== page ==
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Houston, Langdon headed to Alaska Association of Basketball Coaches Hall of Fame

04/15/2017, 9:00am AKDT
By Van Williams

Houston was an iconic coach for the Juneau-Douglas Crimson Bears, Langdon a trailblazing playmaker for the East T-birds.


George Houston coached at Juneau-Douglas for 32 years, including 14 as varsity coach in which he led the Crimson Bears to back-to-back state titles in 1997 and 1998 / Photo credit jdcrimsonbears.com


Trajan Langdon

He was a member of the Juneau-Douglas boys basketball team that won a state championship in 1969 and he coached the Crimson Bears to back-to-back Class 4A titles in 1997 and 1998.

 

Away from the spotlight, George Houston treated average players like superstars and superstars like regular players. He coached basketball at Juneau for 32 years, the final 14 as varsity bench boss.

 

He was fair, warm and wore his passion for the Crimson Bears down to the familiar Bobby Knight-like red sweater he sported on game day.

 

Houston will be recognized as one of the true pioneers of the game as he will be inducted into the Alaska Association of Basketball Coaches Hall of Fame along with Trajan Langdon, the former East Anchorage playmaker that went on to open doors in the NCAA, NBA and Euroleague.

 

They will be honored during the AABC Senior All-Star Game on Saturday night in Anchorage.  

 

Following his playing career at Juneau, Houston went to the University of Alaska Fairbanks and played guard for the hoops team for three seasons. He started his coaching career as an assistant at Lathrop before coming back to his hometown in 1974 for a teaching job.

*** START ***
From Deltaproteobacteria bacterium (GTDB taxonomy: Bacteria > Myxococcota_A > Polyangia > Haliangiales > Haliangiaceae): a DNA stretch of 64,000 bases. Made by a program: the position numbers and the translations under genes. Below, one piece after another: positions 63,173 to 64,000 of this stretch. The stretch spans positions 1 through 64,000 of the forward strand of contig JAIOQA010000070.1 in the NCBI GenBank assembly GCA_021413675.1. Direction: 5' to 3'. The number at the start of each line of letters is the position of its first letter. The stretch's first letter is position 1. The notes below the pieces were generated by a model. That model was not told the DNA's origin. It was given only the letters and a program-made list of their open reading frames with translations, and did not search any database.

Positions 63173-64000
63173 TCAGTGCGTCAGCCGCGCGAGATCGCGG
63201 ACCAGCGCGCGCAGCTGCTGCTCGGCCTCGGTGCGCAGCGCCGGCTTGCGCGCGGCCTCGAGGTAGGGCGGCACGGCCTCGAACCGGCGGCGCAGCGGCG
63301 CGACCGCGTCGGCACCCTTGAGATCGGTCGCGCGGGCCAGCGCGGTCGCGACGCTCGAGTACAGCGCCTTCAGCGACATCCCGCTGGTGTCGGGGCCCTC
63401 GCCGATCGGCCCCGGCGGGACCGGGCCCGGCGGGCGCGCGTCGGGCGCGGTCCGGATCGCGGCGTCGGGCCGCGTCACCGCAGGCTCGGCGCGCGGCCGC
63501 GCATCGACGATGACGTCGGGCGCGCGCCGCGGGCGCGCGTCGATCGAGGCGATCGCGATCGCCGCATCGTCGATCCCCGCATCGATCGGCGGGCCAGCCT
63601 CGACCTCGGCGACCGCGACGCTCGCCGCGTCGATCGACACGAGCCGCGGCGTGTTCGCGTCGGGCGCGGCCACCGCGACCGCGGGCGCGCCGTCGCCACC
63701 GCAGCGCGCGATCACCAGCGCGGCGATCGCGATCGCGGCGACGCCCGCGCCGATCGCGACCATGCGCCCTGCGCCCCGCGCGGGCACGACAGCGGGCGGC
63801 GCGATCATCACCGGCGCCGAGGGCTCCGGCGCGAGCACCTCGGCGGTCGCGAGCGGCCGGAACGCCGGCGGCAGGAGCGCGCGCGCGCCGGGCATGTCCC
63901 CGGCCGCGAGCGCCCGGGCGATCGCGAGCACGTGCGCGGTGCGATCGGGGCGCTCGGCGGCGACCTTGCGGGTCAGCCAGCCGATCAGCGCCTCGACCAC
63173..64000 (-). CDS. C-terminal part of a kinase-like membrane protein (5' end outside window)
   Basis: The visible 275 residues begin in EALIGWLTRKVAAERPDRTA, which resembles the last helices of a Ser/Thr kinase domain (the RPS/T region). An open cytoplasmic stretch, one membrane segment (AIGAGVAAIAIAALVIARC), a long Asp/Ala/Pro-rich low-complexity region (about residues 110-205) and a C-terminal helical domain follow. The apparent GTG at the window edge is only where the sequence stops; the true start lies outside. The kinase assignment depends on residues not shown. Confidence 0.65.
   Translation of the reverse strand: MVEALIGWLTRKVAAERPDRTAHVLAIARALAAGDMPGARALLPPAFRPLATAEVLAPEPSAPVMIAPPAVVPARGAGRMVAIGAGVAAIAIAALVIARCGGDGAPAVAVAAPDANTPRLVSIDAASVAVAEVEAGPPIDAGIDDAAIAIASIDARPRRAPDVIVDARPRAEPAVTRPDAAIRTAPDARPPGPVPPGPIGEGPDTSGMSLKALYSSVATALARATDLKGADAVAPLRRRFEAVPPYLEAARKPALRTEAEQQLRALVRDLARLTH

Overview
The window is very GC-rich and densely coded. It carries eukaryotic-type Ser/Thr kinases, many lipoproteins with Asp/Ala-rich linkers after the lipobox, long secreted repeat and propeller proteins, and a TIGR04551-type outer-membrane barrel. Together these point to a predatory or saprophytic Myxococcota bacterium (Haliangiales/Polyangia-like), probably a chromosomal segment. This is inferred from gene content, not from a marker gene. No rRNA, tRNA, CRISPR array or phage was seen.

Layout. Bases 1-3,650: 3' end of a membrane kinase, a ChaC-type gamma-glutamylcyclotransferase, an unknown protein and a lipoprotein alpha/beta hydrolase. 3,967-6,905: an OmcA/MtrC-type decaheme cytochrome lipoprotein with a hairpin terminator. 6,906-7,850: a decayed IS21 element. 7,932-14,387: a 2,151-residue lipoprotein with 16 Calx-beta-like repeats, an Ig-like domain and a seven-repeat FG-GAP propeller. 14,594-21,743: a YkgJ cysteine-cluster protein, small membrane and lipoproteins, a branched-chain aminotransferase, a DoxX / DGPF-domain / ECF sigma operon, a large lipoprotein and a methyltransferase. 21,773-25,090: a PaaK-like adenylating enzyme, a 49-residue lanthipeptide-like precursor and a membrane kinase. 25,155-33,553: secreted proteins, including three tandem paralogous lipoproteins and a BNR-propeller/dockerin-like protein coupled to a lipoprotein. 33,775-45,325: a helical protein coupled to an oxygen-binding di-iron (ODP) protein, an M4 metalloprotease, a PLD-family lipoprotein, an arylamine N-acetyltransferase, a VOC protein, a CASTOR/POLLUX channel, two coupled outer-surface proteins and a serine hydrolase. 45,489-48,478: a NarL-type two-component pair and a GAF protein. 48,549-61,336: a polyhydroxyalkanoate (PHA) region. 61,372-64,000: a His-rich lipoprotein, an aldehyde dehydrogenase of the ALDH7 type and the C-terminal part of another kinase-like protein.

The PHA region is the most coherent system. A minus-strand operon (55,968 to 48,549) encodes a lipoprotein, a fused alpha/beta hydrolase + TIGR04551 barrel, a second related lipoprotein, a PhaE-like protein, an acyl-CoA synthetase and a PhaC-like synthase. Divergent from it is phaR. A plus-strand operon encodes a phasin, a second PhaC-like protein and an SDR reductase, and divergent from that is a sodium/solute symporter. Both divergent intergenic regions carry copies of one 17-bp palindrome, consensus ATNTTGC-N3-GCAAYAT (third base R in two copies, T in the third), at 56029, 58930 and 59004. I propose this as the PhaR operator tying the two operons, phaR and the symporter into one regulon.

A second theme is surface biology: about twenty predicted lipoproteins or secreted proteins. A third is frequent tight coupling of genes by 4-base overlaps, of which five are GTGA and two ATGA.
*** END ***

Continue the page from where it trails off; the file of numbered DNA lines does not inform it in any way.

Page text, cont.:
That was the year Houston joined the Juneau coaching staff. He coached the JV until 1992, staying loyal to longtime varsity coach Jim Hamey, before finally getting his dream job.

 

Houston posted a 279-85 career record as Crimson Bears bench boss during a remarkable run that included 11 conference championships and two state titles in 14 years.  

 

Three times he was named the state’s coach of the year.

 

Houston still calls Juneau home and he remains involved with basketball by coaching youth leagues.

 

Three was the magic number for Langdon, who was named Alaska player of the year three times and led the T-birds to consecutive state championships in 1992, 1993 and 1994. He was the first McDonald’s All-American from Alaska.

 

The 6-foot-3 3-point shooting specialist went on to star at Duke University, where he became Alaska’s first NCAA All-American. Then he became the first Alaskan to play in the NBA.

 

Langdon graduated college with two degrees and was drafted in two sports.

 

In 1994, he was a sixth-round pick of MLB’s San Diego Padres. In 1999, the NBA’s Cleveland Cavaliers picked him in the first round.

 

Langdon enjoyed his best basketball seasons in Italy, Turkey and Russia and was named to the Euroleague All-Decade Team in 2010.

 

In 2008, he was inducted into the Alaska Sports Hall of Fame.

 

Today, Langdon serves as assistant general manager for the Brooklyn Nets of the NBA.

 

Van Williams is a freelance writer in Anchorage and a correspondent for the Alaska School Activities Association.

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